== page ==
The beginning to the academic year is a peculiar one for some. Spare a sympathetic thought for the few colleagues who may be excited, or even nervous starting off in a new school, whilst many others consider putting the long summer holidays behind them and finally accepting a change of tempo as the new term kicks in … Soon enough, deadlines will loom; the promise of marking increases and the tightly packed timetable is already making teachers sweat! That first pay-cheque may be weeks away, so most of use will spend the time working late at school or curled up in front of the television to avoid spending extra pennies elsewhere. We consolidate our finances …

We should be mindful of a long break away from routine, with new colleagues and new school leaders keen to settle in and establish relationships with colleagues and students. Set against the pressure of accountability and government reform, the desire of every school is to improve and refine in a period where energy levels are (initially) high and the mood is good. But for how long?

Whatever the case for you, I ask the reader this: what have you done to consolidate your working habits this academic year? How can you consolidate past working habits in order to produce long-term gains for all?

TT.

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@TeacherToolkit

In 2010, Ross Morrison McGill founded @TeacherToolkit from a simple Twitter account in which he rapidly became the 'most followed teacher on social media in the UK'. In 2015, he was nominated for '500 Most Influential People in Britain' in The Sunday Times as one of the most influential in the field of education - he remains the only classroom teacher to feature to this day ... Sharing online as @TeacherToolkit, he rebuilt this website (c2008) into what you are now reading, as one of the 'most influential blogs on education in the UK', winning the number one spot at the UK Blog Awards (2018). Today, he is currently a PGCE tutor and is researching 'social media and its influence on education policy' for his EdD at Cambridge University. In 1993, he started teaching and is an experienced school leader working in some of the toughest schools in London. He is also a former Teaching Awards winner for 'Teacher of the Year in a Secondary School, London' (2004) and has written several books on teaching (2013-2018). Read more...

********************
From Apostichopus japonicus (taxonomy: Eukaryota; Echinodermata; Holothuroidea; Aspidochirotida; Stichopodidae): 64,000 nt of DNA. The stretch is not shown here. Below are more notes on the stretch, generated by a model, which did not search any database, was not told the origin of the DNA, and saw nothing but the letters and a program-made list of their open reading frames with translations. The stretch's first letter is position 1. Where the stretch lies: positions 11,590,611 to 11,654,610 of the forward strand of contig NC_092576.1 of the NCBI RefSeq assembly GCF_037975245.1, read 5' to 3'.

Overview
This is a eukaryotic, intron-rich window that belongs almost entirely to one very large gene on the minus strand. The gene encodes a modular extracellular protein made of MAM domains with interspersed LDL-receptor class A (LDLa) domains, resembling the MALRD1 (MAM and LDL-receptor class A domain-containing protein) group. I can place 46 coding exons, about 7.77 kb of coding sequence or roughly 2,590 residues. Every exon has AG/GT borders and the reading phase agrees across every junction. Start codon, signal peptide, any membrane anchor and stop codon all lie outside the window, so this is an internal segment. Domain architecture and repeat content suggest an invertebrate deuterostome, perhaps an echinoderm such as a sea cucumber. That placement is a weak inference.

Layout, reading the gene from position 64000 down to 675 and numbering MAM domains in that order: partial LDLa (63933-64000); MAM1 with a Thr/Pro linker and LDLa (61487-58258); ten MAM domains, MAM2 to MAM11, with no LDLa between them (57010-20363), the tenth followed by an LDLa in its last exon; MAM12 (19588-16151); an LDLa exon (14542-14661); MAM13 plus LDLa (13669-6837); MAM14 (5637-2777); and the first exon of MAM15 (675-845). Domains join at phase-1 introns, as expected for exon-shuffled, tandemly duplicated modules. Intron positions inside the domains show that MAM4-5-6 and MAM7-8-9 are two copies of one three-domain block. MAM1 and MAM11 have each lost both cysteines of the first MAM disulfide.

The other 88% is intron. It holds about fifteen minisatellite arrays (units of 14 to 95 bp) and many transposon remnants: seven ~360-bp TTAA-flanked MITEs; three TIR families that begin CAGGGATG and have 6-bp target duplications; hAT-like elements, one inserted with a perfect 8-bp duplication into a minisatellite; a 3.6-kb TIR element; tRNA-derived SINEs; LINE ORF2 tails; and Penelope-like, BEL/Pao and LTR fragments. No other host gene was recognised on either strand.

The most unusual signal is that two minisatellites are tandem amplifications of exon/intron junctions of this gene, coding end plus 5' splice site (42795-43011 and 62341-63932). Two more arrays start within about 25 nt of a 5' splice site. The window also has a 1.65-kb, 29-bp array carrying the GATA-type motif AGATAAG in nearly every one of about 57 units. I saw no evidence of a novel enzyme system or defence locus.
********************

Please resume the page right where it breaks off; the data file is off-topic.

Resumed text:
One thought on “Back To School Again

  • 4th September 2015 at 3:45 pm
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    I note you said changes were made over the summer. I trust that right after final grades were submitted in the spring, each teacher was urged to reflect on the year, then discussion options in small groups (grade level, subject, department), and finally as a building PLC. That helps make budget allocations, policy & pedagogy revisions, IT revisions as you did, and PD plans among other things. Most importantly, to me at least, it engages everyone and builds trust and relationships.

    Totally agree there’s no reason to reinvent the wheel or change for the sake of change. But new opportunities do arise regularly and everything can be improved. We collectively owe our students a careful consideration of them, adapting those that make sense – starting at the END of the school year, NOT a few days before the new school year.

    Reply